Deliberate self-harm and the nexus of violence, victimization, and mental health problems in the United States

Michael G. Vaughn, Christopher P. Salas-Wright, Matt DeLisi, Matthew Larson

Research output: Contribution to journalArticlepeer-review

33 Citations (Scopus)


Deliberate self-harm (DSH) is associated with diverse psychiatric diagnoses and broad psychopathology but less is known about its association with other forms of interpersonal violence and crime. Using the National Epidemiologic Survey on Alcohol and Related Conditions (NESARC), the current study examined linkages between not only DSH and mental health and substance abuse comorbidity, but also childhood abuse, lifetime victimization, and a variety of violent behaviors. We identified a prevalence of 2.91% for DSH and found that DSH is associated with generalized and severe psychopathology, wide-ranging substance abuse, and adverse childhood experiences. Contrary to other studies, we found significant racial and ethnic differences in DSH. African-American, Latinos, and Asians, were substantially less likely than Whites to report DSH. Our hypothesis that DSH would be associated with a variety of violent behaviors including robbery, intimate partner violence, forced sex, cruelty to animals, and use of a weapon was supported even after adjusting for an array of covariates. We extend previous research on DSH by examining its prevalence in one the largest comorbidity surveys ever conducted and show that DSH is associated with multiple forms of violent behavior toward others, including animals.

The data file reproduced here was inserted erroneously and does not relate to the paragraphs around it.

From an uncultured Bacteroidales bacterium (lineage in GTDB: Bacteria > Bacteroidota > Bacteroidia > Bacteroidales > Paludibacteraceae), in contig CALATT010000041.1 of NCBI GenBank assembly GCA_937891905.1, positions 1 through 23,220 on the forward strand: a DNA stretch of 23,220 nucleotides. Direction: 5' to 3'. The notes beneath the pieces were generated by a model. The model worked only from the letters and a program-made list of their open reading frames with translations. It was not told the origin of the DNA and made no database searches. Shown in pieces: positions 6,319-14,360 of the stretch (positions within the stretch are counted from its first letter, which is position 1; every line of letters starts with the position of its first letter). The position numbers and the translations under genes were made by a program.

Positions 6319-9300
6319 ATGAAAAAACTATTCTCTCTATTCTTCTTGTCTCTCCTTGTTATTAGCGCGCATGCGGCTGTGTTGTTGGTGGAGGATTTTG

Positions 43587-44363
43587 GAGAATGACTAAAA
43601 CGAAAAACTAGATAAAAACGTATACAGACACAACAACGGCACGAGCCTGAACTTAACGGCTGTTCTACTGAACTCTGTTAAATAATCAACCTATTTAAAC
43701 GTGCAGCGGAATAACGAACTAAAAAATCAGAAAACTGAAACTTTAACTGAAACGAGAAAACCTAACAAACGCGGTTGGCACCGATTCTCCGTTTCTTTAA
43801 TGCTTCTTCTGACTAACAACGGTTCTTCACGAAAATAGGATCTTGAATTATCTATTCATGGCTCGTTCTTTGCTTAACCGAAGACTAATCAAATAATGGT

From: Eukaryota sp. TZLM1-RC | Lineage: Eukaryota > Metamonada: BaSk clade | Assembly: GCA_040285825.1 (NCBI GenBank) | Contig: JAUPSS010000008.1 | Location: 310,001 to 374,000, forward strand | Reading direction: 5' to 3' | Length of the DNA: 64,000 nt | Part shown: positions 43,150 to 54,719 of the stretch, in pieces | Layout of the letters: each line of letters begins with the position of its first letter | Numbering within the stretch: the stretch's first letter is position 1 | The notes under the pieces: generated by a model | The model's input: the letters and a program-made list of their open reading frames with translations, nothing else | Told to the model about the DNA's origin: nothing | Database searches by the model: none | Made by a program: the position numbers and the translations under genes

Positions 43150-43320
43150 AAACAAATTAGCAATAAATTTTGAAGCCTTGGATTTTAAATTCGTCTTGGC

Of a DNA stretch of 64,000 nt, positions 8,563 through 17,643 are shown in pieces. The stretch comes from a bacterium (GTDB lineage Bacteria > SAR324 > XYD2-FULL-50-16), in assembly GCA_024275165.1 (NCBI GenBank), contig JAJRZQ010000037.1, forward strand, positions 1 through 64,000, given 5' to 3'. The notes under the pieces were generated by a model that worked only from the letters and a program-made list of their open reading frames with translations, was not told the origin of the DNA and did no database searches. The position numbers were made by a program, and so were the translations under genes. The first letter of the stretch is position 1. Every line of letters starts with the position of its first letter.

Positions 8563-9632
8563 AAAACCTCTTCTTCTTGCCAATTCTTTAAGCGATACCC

Original languageEnglish
Pages (from-to)588-595
Number of pages8
JournalPsychiatry Research
Issue number3
Publication statusPublished - 2015 Feb 28

Bibliographical note

Publisher Copyright:
© 2014 Elsevier Ireland Ltd.

All Science Journal Classification (ASJC) codes

  • Psychiatry and Mental health
  • Biological Psychiatry


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